PSA “Loses” Customer’s Connor McDavid 2017 Upper Deck Buyback Autograph

The hobby media has been beating up grading companies recently, and for good reasons.  Whether its guaranteed grades based on your volume submission, to looking the other way when it comes to altered cards.  It hasn’t been a good year for graders.  Just check out all the garbage that’s been going on.  And the hole just keeps getting deeper.

I woke up this morning to see a tweet on Twitter from a Dave Guido.  In it, he talks about how a friend of his recently submitted a Connor McDavid 2017 Upper Deck Buyback Autograph to PSA for grading.  On June 19, 2019 this e-mail began to fly around:

That’s correct.  PSA openly admits to losing the card.  They offered a $499 credit on the account or a check for the same amount.  If you’re wondering why the declared value was only $499, its so his friend could take advantage of a specific grading pricing structure.  There is no excuse for losing that card.  Did they even lose it at all?  That card is worth well over $499.  For all we know PSA saw an opening to basically buy a card for $499 while fully aware that they could sell it for a lot more.  I’d like to see this footage they’re talking about.  Unfortunately, that footage will probably never see the light of day.  It’ll get locked up with the Bigfoot, UFO, Elvis, and JFK tapes.

FYI – I wouldn’t deal with any grading companies today.  If you have to, I’d suggest declaring the card’s actual value just in case they decide to pull something like this.

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Padres ’04 Upper Deck Etchings Auto Contest! – NOW CLOSED

2004 Upper Deck Etchings was a fun product that I had a lot of luck with.  I remember opening a few boxes and pulled an Alex Rodriguez/Derek Jeter Bat Relic, and Mark Prior autograph.  That’s when a Mark Prior signature actually meant something.

Anyone remember Rusty Tucker?  That’s ok.  Me neither.  He was drafted by the Padres in the 21st round of the 2001 draft.  Not much has been heard of him since 2008.

This contest is for a Rusty Tucker 2004 Upper Deck Etchings – Future Etchings Rookie Autograph #’ed/700.  Good luck!!!

Contest Details:

  • This contest will end Friday, May 17, 2019 @ 8:00 p.m. EST.
  • To enter, please leave a comment in this post.
  • You can enter once per day.
  • The winner will be selected at random.
  • Please provide a valid e-mail address when entering.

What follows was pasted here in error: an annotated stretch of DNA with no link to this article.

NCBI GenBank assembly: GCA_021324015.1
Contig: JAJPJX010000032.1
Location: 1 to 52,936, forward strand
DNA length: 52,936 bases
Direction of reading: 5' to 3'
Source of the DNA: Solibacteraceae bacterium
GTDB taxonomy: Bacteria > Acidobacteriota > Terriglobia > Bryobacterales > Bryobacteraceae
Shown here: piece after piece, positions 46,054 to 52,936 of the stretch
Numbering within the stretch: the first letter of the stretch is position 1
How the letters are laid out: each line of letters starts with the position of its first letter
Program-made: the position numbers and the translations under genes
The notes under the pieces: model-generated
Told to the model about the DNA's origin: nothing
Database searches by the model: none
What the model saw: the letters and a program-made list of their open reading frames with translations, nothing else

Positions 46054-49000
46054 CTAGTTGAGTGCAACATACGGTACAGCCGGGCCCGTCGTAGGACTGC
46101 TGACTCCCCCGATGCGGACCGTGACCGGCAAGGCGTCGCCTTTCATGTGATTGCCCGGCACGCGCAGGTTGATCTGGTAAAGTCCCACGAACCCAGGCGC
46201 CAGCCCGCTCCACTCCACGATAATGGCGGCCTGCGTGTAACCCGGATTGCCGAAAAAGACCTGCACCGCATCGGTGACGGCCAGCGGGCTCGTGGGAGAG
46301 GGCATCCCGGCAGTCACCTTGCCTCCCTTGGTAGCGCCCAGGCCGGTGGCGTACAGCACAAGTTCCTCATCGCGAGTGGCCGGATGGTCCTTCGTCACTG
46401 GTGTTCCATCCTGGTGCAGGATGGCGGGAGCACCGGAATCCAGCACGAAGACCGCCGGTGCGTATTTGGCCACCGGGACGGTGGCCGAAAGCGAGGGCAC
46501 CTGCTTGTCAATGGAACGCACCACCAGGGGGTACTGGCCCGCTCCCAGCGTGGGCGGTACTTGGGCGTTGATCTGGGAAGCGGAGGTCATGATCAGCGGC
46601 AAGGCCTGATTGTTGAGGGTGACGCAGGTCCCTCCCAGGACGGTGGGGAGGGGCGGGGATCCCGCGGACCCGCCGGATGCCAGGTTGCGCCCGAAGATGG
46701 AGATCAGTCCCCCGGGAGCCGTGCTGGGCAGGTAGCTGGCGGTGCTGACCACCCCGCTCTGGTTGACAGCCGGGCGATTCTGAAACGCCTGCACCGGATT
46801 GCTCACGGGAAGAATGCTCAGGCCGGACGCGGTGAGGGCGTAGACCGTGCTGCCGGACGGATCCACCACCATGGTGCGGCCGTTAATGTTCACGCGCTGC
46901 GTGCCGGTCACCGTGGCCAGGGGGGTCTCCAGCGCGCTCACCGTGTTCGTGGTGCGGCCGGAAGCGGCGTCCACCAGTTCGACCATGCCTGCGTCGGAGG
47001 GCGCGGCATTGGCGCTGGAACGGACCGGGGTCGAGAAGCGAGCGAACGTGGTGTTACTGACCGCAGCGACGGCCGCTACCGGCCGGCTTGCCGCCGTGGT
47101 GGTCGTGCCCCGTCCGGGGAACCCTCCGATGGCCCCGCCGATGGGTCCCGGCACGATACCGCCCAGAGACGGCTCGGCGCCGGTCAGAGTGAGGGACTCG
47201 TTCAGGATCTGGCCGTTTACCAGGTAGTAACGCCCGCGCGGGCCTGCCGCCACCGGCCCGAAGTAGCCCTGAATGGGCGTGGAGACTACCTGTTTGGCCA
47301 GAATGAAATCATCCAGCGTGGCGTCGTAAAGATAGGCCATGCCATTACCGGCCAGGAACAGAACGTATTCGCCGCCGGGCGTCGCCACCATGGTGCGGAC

• The winner will receive an e-mail when the contest is over.
  • The winner has one week to send me their contact information or the contest will be held again.
  • Once the contest is over, I will need the winner’s mailing address so I can ship them this card for FREE!!!

Q&A – What Can You Tell Me About This Danny DeVito Autograph?

Question:  I know this isn’t a sports card, but what can you tell me about this Danny DeVito autograph?

Answer:  Cool card!  In 1992, Danny DeVito portrayed the Penguin in Tim Burton’s Batman Returns.  As a child, this was one of the movies I watched all the time.  For a film that was marketed towards kids, its quite dark.  That scene near the end where Penguin slowly walks out of the water bleeding to death sparked the attention of many parents.  I thought it was awesome.  Things like that are one of the reasons why the studio decided to go in a different direction for the next two films.  Batman Forever and Batman & Robin were fun to watch as a kid, but I can’t watch them today.  In my opinion, Batman and Batman Returns still hold up for me now.

Topps created a few different sets to go along with Batman Returns.  One of them being a Stadium Club set.  The unsigned version of this card originated from the Stadium Club set, but not the card containing Danny DeVito’s signature.

In 1993, Topps issued two sets based on Batman: The Animated Series.  They were split up between Series 1 and Series 2.  Despite not having anything to do with the cartoon, Topps randomly inserted these Danny DeVito autographs into Series 2 packs.  2,000 copies of his Batman Returns base card were signed.

I wish this card had some type of notation, foil stamp, or serial number printed on it.  Even though Danny DeVito has a complex signature, an unsigned base card and silver pen are all a scammer would need to attempt at making a counterfeit.  I think they’re a hard sell because of that fact.  An asking price for an example deemed authentic can be up to $250.  Its a great example of an early buyback autograph.

Oswald Cobblepot!

Marlins ’18 Topps Triple Threads Auto Relic Contest! – NOW CLOSED

This contest is for a Justin Bour 2018 Topps Triple Threads Autograph Single Jumbo Relic #’ed/99.  Good luck!!!

Contest Details:

  • This contest will end Friday, December 7, 2018 @ 8:00 p.m. EST.
  • To enter, please leave a comment in this post.
  • You can enter once per day.
  • The winner will be selected at random.
  • Please provide a valid e-mail address when entering.
  • The winner will receive an e-mail when the contest is over.
  • The winner has one week to send me their contact information or the contest will be held again.
  • Once the contest is over, I will need the winner’s mailing address so I can ship them this card for FREE!!!